Risk Insider: Terri Rhodes

Five Leading Trends in Managing Leaves of Absence

By: | March 7, 2017 • 3 min read
Terri L. Rhodes is CEO of the Disability Management Employer Coalition. Terri was an Absence and Disability Management Consultant for Mercer, and also served as Director of Absence and Disability for Health Net and Corporate IDM Program Manager for Abbott Laboratories.

I have said this before, but will say it again. The way employers manage their obligations under state and federal law is changing, and it is more complex than ever before.

Federal programs like the Family and Medical Leave Act (FMLA) and the Americans with Disabilities Act (ADA) have been joined by state, county and city leave laws that overlay federal programs with paid sick leave and paid family leave requirements.

The good news is that employers are meeting the challenges these complex regulations bring and, in many cases, using them as an opportunity to implement deeper enhancements to their programs to both increase employee productivity and lower absence and disability costs.

These efforts are highlighted in the “2016 DMEC Employer Leave Management Survey.” This broad picture of positive change can be seen in the top five leave management trends found in the report.

Outsourcing. Satisfaction with outsourcing is high, as employers believe it improves compliance, customer service and efficiency. More employers are outsourcing FMLA management, while ADA accommodation outsourcing is still in its infancy. Many employers are turning to their existing vendor partners to integrate short-term and long-term disability with FMLA, and an increasing number of employers are also including employee assistance programs (EAPs) in this integration.

Advertisement




Training. Even as employers are better able to manage leaves, they believe more training is necessary. Mandatory manager training and more online tools are preferable solutions. Respondents also believe training and other resources should be extended to legal staff, consultants and third-party administrators.

Uniform Policies. Uniformity and centralization, which continue to increase, move employers to a more total absence management approach. Legal resources to achieve uniformity and centralization are provided in-house for large employers, while smaller employers (fewer than 500 employees) are more likely to use external legal counsel. These types of activities improve an employer’s preparedness for U.S. DOL and EEOC inquiries.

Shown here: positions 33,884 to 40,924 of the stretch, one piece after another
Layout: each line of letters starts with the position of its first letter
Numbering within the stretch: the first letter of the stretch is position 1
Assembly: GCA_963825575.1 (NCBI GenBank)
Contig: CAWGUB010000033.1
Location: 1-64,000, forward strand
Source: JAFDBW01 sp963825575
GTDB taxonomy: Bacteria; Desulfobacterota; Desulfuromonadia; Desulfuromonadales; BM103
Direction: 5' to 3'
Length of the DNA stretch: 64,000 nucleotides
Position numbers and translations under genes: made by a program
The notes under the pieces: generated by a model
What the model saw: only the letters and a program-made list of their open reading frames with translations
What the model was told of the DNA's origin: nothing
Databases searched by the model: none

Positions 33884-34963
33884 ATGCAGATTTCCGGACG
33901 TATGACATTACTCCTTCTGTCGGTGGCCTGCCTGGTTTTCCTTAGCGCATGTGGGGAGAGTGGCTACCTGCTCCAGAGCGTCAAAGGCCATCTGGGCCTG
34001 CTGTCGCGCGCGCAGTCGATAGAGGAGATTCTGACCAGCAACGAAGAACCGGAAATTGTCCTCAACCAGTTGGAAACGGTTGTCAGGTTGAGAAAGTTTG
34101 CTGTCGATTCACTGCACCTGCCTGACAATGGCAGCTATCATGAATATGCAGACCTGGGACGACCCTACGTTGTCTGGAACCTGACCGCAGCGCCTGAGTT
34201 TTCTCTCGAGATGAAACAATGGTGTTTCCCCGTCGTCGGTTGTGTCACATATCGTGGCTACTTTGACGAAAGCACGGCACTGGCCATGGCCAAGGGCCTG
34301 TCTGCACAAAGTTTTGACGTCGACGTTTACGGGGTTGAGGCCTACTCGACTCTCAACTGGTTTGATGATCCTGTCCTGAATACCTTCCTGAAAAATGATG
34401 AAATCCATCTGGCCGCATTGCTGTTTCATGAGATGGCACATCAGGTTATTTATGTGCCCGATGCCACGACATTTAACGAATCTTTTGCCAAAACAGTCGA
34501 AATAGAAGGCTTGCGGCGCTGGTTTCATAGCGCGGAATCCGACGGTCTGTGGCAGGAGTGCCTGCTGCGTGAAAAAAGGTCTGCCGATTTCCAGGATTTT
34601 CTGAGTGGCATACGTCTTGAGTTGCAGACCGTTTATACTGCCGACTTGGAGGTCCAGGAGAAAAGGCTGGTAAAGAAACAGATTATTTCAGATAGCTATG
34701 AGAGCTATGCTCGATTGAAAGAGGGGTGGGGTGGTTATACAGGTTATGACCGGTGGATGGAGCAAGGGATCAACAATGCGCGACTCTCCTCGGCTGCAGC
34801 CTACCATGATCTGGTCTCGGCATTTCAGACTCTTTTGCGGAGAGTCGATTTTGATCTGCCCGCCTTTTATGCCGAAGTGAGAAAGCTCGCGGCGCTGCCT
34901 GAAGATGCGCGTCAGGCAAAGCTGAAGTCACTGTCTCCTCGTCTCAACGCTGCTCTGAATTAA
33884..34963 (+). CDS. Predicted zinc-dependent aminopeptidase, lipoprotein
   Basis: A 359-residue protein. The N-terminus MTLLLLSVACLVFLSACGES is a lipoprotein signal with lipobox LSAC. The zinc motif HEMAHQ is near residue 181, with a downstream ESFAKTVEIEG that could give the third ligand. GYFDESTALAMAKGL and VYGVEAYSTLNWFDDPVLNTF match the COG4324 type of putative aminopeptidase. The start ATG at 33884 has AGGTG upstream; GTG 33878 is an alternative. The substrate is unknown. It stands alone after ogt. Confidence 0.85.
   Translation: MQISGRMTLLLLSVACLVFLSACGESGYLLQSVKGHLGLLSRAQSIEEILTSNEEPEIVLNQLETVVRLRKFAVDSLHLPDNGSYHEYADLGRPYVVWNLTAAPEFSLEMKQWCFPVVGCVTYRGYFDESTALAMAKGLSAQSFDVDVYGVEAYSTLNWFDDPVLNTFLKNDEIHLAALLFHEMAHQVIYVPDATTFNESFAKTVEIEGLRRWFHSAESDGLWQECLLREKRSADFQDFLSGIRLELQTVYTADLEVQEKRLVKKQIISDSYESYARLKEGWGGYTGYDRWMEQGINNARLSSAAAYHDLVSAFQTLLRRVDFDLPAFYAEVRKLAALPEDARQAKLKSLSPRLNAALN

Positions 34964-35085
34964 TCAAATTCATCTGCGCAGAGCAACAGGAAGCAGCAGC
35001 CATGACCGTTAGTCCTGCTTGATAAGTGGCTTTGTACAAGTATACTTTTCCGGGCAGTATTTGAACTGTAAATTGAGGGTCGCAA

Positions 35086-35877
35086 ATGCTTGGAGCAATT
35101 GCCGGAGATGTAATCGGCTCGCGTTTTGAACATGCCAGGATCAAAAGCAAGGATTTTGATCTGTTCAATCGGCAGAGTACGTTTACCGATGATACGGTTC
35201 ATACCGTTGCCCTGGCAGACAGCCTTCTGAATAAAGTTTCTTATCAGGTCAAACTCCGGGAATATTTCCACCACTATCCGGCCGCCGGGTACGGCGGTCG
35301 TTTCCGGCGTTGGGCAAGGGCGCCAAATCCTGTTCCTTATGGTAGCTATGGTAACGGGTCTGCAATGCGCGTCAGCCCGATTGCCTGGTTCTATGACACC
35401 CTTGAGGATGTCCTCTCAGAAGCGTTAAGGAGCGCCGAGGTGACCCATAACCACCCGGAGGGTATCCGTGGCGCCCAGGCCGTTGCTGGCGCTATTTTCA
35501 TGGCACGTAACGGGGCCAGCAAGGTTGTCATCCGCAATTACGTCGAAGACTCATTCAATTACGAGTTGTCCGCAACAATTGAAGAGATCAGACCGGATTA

I have said this before, but will say it again. The way employers manage their obligations under state and federal law is changing, and it is more complex than ever before.

Technology. Employer use of automated systems for FMLA management continues to grow. A slowly increasing number of employers are using data feeds rather than manual updates to their HRIS, time and attendance, and payroll systems. Employers believe automation reduces the time and resource burden, and provides much needed regulatory expertise. Reports are easier to produce and provide more useful and actionable data.

Advertisement




Paid Leave. Employers are constructing leave programs more generous than required as they rely on external legal counsel to guide them. For those employers that currently offer paid family care leave, the overwhelming majority (78 percent) have paid leave programs that include both parental leave and other family member leave, and 77 percent of respondents apply paid leave to all employees in their organizations.

Employers increasingly view paid leave as an important way to attract and keep talent, especially in a tightening labor market. While it certainly has a compliance element, it is also increasingly viewed as a competitive advantage and tool to help drive deeper changes in absence and disability management practices.

While a federal paid leave law is not on the immediate horizon, employee leave will continue to influence employers, HR, absence, and disability management professionals as well as legal strategies.

More from Risk & Insurance

More from Risk & Insurance

In the Fast-Paced World of Retail, This Risk Manager Strives to Mitigate Risks Proactively and Keep Senior Leaders Informed

Janine Kral works to identify and mitigate risks, building strong partnerships with leaders and ensuring they see her as support rather than a blocker. 
By: | October 29, 2018 • 4 min read

R&I: What was your first job?

My very first paid job was working on my uncle’s ranch in British Columbia in the summers. He had cattle, horses and grapes — an unusual combo. But my first real job out of college was as a multi-line claims adjuster at Liberty Mutual.

R&I: How did you come to work in risk management?